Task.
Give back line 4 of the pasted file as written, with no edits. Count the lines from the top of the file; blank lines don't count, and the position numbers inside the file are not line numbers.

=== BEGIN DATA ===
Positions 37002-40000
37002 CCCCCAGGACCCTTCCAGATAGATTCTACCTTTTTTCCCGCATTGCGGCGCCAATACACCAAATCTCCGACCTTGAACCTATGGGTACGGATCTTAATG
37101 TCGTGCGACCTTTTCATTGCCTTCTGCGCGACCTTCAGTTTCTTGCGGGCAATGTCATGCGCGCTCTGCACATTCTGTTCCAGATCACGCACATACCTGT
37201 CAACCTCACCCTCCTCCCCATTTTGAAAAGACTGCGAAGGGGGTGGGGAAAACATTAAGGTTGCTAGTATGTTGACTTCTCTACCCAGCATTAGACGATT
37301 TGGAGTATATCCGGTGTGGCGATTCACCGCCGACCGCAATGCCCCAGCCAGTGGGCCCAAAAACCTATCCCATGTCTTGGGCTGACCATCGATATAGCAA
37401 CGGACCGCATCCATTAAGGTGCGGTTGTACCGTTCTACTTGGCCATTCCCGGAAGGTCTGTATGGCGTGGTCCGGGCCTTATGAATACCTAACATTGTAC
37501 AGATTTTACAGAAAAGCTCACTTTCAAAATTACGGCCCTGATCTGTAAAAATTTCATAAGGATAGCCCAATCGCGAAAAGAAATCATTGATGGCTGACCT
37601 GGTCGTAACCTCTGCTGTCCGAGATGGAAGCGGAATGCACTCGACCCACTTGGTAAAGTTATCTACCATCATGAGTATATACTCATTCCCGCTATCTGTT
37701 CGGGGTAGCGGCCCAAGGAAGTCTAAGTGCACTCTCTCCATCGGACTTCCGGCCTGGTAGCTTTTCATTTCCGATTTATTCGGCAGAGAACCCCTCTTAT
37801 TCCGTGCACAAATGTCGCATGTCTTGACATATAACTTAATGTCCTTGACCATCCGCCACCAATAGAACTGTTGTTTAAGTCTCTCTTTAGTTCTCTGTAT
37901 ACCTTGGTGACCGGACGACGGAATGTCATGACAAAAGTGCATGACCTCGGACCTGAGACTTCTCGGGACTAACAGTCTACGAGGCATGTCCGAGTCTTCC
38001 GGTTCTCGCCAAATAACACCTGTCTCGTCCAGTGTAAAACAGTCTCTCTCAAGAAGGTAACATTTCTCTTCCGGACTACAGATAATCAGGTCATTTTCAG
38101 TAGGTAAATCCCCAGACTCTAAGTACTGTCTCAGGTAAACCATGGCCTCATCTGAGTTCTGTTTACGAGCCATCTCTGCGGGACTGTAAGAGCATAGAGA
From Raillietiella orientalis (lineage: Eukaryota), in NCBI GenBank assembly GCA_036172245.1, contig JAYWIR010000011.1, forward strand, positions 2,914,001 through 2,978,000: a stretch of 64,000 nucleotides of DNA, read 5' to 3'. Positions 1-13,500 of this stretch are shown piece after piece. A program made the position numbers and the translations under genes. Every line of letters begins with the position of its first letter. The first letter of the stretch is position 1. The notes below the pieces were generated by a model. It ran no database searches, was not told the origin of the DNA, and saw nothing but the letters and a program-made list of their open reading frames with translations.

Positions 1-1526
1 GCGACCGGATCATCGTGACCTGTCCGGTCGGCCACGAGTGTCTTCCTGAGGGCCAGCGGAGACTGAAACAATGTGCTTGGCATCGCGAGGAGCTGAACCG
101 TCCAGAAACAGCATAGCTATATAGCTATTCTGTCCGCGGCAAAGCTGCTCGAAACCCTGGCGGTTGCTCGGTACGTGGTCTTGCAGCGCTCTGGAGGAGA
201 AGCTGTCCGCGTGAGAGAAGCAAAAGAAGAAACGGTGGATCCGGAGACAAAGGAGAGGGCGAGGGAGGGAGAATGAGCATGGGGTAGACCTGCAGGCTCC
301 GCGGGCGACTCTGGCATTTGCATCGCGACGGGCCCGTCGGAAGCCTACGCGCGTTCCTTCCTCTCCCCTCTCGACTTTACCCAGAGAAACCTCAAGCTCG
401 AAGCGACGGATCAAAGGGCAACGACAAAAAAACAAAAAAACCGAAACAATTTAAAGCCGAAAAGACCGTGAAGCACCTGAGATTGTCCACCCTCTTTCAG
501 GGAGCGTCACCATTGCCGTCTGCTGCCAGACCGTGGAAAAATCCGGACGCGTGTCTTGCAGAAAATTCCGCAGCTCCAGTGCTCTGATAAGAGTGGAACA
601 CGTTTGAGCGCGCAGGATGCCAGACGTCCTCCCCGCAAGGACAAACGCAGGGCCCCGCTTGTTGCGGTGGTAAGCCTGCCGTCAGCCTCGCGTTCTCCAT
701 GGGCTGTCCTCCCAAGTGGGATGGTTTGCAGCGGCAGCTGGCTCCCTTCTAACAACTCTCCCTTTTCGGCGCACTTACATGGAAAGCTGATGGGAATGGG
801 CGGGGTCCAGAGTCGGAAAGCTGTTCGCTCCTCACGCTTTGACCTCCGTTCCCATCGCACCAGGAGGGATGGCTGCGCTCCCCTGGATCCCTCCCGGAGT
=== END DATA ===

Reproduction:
37201 CAACCTCACCCTCCTCCCCATTTTGAAAAGACTGCGAAGGGGGTGGGGAAAACATTAAGGTTGCTAGTATGTTGACTTCTCTACCCAGCATTAGACGATT